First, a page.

Some really good places to start learning would be DataCamp and Coursera. I would recommend taking the introductory courses and going through the basic practice questions to get your foundations well.
With these two online learning sites, you should be able to find a wide variety of topics on data science. I would personally go for those in Python, R, and Basic Statistics courses.
Personally, I went to take the Google Data Analytics Professional Certificate to get the extra training in R programming. You can check out my review of that course over here.
2. Apply Computational Methods To Your Project
“For the things we have to learn before we can do them, we learn by doing them.”― Aristotle, The Nicomachean Ethics
I have always believed that learning by doing is by far one of the fastest ways to learn. Rather than just staring at boring lecture content, try applying some of that newfound knowledge to the project you’re in.
For example, if you’re doing wet-lab benchwork for your biology project, try to incorporate some programming scripts in your data analysis after the data collection is done.
You can pick up some useful languages such as R and Bash much faster through this method.
Want to know how long a data science project would take?
Read this article to find out!
3. Learn from Youtube
If you’re very much a visual learner like me or if you need someone to guide you through your very first project in bioinformatics or data science, you should be looking to YouTube for your learning content.
What I would personally recommend is the Data Professor Youtube Channel. This channel is run by a bioinformatics professor who transitioned from biology into data science and you should really check his channel out.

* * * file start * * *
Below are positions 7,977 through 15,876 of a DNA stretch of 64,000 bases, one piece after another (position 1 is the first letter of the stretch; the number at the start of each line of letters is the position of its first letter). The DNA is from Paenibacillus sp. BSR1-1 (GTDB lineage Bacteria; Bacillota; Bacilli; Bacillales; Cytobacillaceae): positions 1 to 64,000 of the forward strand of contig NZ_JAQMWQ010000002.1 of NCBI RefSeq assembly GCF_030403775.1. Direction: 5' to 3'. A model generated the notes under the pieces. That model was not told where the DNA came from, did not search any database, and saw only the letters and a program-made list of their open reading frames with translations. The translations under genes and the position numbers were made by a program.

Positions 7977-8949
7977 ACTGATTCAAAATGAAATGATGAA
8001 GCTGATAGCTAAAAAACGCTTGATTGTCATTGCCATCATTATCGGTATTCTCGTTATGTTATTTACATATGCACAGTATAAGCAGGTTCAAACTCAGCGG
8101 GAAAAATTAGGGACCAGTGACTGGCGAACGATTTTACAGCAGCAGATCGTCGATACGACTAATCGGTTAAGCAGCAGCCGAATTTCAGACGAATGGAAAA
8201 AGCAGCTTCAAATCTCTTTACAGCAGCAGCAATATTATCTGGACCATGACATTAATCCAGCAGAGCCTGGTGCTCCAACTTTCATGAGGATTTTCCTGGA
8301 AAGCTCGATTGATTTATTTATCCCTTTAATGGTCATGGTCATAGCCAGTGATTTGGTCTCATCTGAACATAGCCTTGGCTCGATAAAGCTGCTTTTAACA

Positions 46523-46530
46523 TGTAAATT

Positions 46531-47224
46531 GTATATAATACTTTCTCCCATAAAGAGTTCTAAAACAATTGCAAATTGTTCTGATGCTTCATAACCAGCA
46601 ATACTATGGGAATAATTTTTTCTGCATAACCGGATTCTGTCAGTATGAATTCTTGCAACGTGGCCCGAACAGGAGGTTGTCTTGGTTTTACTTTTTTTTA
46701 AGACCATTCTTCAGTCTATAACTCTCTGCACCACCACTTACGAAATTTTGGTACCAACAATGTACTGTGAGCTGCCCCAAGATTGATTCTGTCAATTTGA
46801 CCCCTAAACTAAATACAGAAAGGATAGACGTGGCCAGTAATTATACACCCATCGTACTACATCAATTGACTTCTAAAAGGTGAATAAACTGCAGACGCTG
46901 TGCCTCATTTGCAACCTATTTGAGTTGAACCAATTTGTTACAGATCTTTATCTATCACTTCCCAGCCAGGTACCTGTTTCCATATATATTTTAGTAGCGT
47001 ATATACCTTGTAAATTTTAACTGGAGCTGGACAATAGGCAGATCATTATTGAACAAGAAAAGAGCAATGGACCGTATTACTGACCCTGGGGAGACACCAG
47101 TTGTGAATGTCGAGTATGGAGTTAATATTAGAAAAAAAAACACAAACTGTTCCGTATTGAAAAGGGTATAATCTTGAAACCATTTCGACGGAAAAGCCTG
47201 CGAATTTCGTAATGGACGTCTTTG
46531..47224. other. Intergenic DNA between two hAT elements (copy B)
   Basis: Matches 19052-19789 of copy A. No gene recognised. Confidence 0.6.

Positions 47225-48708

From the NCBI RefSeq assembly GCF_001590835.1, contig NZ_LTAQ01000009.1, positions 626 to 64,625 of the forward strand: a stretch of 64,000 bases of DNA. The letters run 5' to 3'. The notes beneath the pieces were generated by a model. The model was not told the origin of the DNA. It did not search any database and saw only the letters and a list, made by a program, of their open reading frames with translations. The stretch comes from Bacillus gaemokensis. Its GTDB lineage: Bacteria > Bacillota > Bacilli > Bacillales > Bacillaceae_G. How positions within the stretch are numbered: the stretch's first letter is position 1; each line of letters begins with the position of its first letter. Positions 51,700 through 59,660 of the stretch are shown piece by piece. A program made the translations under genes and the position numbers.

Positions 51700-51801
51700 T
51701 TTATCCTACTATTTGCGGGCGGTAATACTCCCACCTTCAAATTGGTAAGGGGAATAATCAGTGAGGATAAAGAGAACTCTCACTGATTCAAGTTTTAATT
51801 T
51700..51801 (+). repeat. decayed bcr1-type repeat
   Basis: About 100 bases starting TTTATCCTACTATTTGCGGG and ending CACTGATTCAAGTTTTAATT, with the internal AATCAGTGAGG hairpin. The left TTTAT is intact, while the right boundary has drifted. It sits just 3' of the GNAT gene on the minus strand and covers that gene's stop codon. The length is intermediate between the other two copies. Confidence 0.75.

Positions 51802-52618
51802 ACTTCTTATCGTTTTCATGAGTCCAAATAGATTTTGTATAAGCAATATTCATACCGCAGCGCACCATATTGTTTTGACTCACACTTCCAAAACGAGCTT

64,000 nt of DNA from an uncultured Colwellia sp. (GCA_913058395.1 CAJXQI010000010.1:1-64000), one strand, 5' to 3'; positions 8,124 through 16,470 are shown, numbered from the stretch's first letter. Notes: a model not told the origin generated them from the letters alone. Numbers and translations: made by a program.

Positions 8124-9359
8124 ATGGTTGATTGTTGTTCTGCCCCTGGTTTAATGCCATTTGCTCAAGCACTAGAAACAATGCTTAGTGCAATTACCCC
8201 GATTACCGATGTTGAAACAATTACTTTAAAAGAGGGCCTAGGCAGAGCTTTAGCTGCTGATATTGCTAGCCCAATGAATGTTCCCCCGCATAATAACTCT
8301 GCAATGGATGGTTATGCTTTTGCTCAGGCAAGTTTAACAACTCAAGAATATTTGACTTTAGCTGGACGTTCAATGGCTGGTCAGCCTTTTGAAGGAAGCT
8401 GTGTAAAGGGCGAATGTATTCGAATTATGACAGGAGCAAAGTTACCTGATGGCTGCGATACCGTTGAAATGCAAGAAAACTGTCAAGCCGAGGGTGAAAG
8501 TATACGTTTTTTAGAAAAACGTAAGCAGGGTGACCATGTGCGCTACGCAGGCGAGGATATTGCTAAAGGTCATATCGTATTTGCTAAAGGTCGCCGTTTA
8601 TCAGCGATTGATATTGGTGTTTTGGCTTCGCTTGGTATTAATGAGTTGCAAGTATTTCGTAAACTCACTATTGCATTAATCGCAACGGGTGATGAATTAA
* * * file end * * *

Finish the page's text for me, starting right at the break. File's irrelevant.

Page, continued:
Here’s a video that I think would help you out in your transition to data science.
The field of data science is still rather new and the entry requirements might still be flexible at this point (2020). That means that you are definitely able to make that transition out of biology if you take the necessary training seriously and start applying data science approaches in your daily biology work. Thanks for reading!
My Favorite Learning Resources:
My Recommended Learning Platforms!
|Learning Platform||What’s Good About the Platform?|
|1||Coursera||Certificates are offered by popular learning institutes and companies like Google & IBM|
|2||DataCamp||Comes with an integrated coding platform, great for beginners!|
|3||Pluralsight||Strong focus on data skills, taught by industry experts|
|4||Stratascratch||Learn faster by doing real interview coding practices for data science|
|5||Udacity||High-quality, comprehensive courses|
My Recommended Online Courses + Books!
|1||Data Analytics||Google Data Analytics Professional Certificate||–|
|2||Data Science||IBM Data Science Professional Certificate||–|
|3||Excel||Excel Skills for Business Specialization||–|
|4||Python||Python for Everybody Specialization||Python for Data Analysis|
|5||SQL||Introduction to SQL||SQL: The Ultimate Beginners Guide: Learn SQL Today|
|6||Tableau||Data Visualization with Tableau||Practical Tableau|
|7||Power BI||Getting Started with Power BI Desktop||Beginning Microsoft Power BI|
|8||R Programming||Data Science: Foundations using R Specialization||Learning R|
|9||Data Visualization||–||Big Book of Dashboards|